General strike by Israeli public sector workers

Four hundred thousand public sector workers, members of the Israeli Trades Union Federation (Histadrut), commenced a general strike on Wednesday. The action was started after negotiations with the treasury had failed. It was preceded by a civil servants strike and work to rule by schoolteachers a few days before. The Histadrut is demanding 14 percent compensation for inflation both in 1998 and 1999. The Treasury, headed by the newly appointed minister Me'ir Shitritt, has refused to pay the workers more than a 3.1 percent increase, claiming the value of their real wages has kept up, despite the 8.6 percent inflation in 1998.

Government representatives suffered a defeat when a Labour Court judge refused to grant them an injunction forcing "indispensable workers" back to work. The government claims that the strike is "politically motivated", and that workers are "putting a gun" to the public on the eve of elections, in order to "extort money from the public coffers". Finance Minister Shitritt added, "The country cannot be run by the Histadrut."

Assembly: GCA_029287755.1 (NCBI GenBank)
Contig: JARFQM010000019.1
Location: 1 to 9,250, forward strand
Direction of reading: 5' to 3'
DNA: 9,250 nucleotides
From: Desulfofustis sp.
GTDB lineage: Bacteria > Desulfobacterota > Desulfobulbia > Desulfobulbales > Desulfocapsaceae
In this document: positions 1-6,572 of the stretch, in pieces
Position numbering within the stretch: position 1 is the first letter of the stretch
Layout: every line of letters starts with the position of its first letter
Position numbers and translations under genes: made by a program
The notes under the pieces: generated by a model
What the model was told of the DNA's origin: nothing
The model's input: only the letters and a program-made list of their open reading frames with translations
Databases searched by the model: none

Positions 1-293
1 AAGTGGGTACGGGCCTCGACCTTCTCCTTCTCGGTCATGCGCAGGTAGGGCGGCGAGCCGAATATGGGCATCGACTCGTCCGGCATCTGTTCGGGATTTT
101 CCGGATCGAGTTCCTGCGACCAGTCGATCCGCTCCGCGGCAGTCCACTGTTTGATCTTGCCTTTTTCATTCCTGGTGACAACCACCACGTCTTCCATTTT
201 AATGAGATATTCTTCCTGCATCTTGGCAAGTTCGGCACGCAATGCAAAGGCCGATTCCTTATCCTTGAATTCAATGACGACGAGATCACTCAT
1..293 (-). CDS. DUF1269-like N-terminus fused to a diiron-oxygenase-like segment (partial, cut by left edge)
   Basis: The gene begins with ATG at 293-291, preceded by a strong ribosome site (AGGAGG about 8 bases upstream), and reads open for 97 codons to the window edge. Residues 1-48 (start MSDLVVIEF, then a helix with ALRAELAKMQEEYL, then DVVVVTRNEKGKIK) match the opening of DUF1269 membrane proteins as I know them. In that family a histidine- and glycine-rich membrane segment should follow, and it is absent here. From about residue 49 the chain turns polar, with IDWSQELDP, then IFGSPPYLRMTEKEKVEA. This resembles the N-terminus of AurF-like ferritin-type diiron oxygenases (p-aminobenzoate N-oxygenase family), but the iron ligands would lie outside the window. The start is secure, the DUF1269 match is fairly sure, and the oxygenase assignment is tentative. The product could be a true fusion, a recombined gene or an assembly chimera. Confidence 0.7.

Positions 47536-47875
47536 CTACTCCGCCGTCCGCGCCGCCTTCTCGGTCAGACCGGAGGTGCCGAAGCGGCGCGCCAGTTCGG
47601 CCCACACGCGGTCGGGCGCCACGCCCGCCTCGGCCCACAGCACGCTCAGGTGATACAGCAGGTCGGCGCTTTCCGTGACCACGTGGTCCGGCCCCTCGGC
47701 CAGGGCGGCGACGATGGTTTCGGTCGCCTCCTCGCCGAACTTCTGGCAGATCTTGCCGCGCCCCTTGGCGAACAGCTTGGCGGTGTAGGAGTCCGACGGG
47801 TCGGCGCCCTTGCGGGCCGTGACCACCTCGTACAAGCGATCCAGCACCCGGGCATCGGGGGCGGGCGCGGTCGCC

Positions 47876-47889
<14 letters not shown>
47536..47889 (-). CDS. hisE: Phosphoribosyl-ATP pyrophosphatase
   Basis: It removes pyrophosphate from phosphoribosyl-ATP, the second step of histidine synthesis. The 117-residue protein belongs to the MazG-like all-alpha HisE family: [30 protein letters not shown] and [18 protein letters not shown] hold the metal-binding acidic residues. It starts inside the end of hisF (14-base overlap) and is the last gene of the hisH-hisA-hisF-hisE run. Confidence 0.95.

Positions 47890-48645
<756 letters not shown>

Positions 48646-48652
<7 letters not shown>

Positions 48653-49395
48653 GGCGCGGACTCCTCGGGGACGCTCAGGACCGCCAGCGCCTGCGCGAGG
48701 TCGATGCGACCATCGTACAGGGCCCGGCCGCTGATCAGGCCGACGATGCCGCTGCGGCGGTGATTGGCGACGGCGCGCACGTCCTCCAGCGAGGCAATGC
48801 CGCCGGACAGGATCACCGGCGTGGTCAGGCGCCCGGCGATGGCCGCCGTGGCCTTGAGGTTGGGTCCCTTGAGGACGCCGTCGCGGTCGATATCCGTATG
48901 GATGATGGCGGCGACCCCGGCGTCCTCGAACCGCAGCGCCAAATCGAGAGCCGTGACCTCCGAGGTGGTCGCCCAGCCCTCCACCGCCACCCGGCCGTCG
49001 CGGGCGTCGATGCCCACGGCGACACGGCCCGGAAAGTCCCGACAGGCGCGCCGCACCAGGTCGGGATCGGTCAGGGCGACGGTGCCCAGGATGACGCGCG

After a two-day halt at the weekend, the strike is to expand on Sunday, with bank workers joining in. Histadrut leaders have warned that more branches of the economy are set to join the strike.

Sunday saw an independent strike of some 2,000 administrative workers from Tel-Aviv University. In addition to a wage disagreement with the management, the conflict is also over the demand that workers applying internally for an available job in the university should go through "fitness tests" held by external institutes. Workers claim that the test procedures adopted by the university expose unnecessary private information concerning the candidates.

In spite of accepting the university's position, the Labour Court refused to issue injunctions compelling the workers to temporarily return to work. The court claimed that under the current conditions of a public sector general strike, there was no reason to issue the injunction. However, the court emphasised that Tel-Aviv University may appeal for the injunctions to be applied when conditions change.